As a fan of rap music, I got really excited in 2012 when artists like Mykki Blanco, Zebra Katz and Le1f started to get some recognition. At the time, their music—which had a lot more weight to it than your average run-of-the-mill rappers—was marginalized into a quasi sub-genre called Queer Rap (whatever that was supposed to be). Every kinda-alt publication hopped on it, asked questions that made the artists seem outrageous and as 2014 starts to settle in, a good deal of these talented artists are on the way to being forgotten; I guess teenagers getting shot up in Chiraq is a bit more juicy. What makes these artists worthy of being cherished is the unique narrative they have to offer to hip-hop. Have you heard anything like Mykki Blanco's shit before? Hearing someone spit as gutter as Cakes Da Killah over trip-hoppy ballroom-incorporating beats is some of the most entertaining shit out. Don't get me wrong, I love listening to traditional subject matter in rap but I'd be lying if I said the shit doesn't get boring.
At the end of 2013, I found out about Quay Dash. She's a transgender rapper from The Bronx whose rap style is of her NYC boom bap roots. Though her catalog is short, I heard enough to want to pay close attention to whatever she has dropping. As a part of Cunt Mafia—a collective of alternative kids who champion queer culture—her aesthetic is unforgiving and raw which never gets tired in rap. We spoke recently and I got to find out what unique narrative a transgendered woman can offer to hip-hop, what food spots are the best in the BX and where her style comes from. Peep it below:
When you decided to be a rapper, did you feel that it was already something you had to offer that would set you apart from the pack or are you still crafting it?
Quay Dash: I started off writing music three years ago. It started off as poetry and metaphors i wrote out of anger. I don't consider myself a rapper-- more like a lyricist. Being apart of the LGBT community and being a transgender rapper from the Bronx definitely sets me apart from the pack which is why I must come much harder than your average everyday female or male rapper . I don't feel the need to craft it because I already perfected what I needed to. It's pretty much a piece a cake for me.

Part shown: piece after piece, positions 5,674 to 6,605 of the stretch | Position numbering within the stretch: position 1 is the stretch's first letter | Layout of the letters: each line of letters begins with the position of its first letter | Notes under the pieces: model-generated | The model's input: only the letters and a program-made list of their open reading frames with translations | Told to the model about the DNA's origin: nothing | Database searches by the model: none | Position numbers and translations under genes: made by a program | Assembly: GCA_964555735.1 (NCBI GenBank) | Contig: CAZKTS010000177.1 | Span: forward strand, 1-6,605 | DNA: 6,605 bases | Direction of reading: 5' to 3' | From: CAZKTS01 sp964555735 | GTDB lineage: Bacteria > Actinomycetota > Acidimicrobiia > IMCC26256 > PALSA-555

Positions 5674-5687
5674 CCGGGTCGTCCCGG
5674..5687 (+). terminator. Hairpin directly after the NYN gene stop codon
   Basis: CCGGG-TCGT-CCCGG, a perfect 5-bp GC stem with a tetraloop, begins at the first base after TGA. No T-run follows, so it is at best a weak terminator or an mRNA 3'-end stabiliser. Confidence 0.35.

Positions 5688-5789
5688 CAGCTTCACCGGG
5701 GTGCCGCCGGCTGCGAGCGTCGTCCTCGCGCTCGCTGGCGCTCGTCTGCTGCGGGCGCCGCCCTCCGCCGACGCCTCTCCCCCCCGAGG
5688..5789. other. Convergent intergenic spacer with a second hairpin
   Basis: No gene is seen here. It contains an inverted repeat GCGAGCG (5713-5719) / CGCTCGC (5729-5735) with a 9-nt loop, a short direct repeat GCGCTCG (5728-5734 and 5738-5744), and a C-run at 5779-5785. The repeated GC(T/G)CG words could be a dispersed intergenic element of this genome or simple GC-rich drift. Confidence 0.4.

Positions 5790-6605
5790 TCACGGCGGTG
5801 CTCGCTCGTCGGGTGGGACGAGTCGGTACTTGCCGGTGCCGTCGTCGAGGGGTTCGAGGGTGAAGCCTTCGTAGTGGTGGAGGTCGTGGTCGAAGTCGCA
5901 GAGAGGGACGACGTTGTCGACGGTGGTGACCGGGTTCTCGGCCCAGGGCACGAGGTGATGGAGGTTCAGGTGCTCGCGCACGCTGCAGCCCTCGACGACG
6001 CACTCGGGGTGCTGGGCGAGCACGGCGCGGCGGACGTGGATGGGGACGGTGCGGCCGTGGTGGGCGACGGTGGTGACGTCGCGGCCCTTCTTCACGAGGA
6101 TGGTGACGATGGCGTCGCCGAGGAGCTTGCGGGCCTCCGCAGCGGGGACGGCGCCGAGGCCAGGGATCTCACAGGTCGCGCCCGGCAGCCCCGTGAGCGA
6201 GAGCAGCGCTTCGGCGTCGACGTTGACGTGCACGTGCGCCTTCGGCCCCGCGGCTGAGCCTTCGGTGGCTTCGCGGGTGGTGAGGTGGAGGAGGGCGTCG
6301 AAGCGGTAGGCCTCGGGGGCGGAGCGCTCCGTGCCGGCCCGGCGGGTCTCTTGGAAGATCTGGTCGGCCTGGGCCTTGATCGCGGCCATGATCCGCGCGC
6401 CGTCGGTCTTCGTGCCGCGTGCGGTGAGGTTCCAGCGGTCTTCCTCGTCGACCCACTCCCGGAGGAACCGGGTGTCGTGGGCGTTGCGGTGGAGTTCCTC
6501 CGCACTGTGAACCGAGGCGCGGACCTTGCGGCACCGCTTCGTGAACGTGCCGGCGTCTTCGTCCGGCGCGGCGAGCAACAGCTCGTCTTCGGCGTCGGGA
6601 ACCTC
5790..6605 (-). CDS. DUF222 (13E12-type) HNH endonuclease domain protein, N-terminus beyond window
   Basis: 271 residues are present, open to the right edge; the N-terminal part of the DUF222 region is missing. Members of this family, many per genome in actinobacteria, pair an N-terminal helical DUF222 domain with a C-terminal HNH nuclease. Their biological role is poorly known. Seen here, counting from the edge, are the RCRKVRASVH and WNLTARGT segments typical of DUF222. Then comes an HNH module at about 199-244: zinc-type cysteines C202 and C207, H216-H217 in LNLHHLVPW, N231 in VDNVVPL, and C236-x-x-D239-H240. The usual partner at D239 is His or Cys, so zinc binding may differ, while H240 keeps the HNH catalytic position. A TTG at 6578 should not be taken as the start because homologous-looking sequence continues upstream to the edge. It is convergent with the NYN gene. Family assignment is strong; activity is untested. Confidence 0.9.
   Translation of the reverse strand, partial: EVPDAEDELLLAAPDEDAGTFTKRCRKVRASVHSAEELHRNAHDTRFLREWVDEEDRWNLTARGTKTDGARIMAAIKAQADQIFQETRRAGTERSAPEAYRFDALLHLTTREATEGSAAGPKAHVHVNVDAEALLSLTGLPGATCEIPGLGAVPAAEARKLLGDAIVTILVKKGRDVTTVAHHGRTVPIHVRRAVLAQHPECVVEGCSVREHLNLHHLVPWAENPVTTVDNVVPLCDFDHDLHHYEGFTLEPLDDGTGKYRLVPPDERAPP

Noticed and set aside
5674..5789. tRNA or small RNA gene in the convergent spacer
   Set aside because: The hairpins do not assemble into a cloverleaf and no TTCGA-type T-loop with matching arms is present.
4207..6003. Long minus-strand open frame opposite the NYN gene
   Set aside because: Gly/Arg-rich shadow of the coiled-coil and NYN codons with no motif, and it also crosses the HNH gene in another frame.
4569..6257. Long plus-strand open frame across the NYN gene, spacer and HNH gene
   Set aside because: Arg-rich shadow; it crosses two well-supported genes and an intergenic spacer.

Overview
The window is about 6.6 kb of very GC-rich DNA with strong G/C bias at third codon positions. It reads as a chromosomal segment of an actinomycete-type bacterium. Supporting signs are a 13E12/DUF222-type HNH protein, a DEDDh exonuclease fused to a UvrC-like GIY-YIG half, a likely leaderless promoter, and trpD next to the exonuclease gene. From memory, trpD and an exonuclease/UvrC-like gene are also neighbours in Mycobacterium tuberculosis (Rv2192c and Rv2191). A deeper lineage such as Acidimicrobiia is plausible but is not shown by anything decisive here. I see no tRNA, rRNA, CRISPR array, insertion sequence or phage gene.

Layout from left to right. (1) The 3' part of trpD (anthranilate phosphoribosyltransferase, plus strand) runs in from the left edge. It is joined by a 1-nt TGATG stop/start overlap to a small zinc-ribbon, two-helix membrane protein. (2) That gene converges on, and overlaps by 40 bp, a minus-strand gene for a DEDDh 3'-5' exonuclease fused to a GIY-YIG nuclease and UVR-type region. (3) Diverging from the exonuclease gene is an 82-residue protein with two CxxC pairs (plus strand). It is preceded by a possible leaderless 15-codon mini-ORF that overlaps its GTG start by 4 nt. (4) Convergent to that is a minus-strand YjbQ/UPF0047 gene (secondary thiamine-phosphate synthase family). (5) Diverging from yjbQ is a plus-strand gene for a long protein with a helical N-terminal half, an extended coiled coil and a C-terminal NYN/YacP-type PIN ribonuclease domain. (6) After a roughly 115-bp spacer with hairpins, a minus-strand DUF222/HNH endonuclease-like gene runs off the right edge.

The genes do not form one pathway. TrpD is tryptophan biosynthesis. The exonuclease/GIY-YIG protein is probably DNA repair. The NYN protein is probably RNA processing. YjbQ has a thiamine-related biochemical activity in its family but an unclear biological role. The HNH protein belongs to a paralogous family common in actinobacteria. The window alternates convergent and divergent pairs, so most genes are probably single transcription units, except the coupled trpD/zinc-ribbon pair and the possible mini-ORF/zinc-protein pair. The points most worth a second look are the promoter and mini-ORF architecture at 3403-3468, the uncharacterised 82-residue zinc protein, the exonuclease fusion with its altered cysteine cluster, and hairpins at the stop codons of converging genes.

At this point, a lot of active rappers are repeating a handful of familiar narratives. The story of a trans rapper is one that hasn't been heard on a large scale, though. Does that fuel you?
QD: It does which is why I am here to put it out there so people can understand the actual reality and life of a transgender woman. People will gag but they also will get the full effect on this lifestyle that they're totally unaware of instead of listening to all the false uproar and stereotypes of the trans community.
You’re a member of Cunt Mafia. As a family and a rap group, what unique values do you all have that help shape your aesthetic and identity?
QD: We're all just different in our own ways and we all have our own personalities, demeanors, style and originality .
How did you get down with Cunt Mafia?
QD: I met Contessa back when I used to party in whorehouse when I was 19. From there me and her became really good friends.
On the songs that I’ve heard from you, delivery seems to be a priority. Is that something you put a lot of work into?
QD: Of course. Delivery is one of the main things other than flow that I put lots of work into to become a beast as a lyricist (lol).
Your style is of New York’s traditional boom-bap sound. As someone from NYC, do you feel that it’s a responsibility to carry on that legacy or is that how you naturally flow?
QD: It's just how I naturally flow honestly being that 90's hip-hop always was a big influence on my music but it's not necessarily a responsibility .
Other than Nicki Minaj, there hasn’t been a strong female voice in rap for some time. Why do you think that is and what would need to happen for that to change?
QD: It's 'cause the industry is too busy co-signing these wack rap bitches talking about your everyday basic bullshit and the audience for these people are brainwashed and don't know any better so they follow that basic bitch aesthetic of female rap. For this to change the industry must co sign CUNTMAFIA.
What’s your process when putting a song together?
QD: I usually have to hear the beat I'm working with a couple of times to actually start. Usually, I'll have something written already and work it into the track .
What music in 2013 personally encouraged you to keep pushing?
QD: None .
Why does the game need Quay Dash?
QD: Put me in a room with my so called competition and you'll see ;)
Favorite food spots in the BX?
QD: I love Giovanni's near Grand Concourse. It's really tasty Italian food introduced to me by my best friend. I also love Crown Fried Chicken—typical around-the-corner grub food after you just finished blowing a couple of spliffs to the face.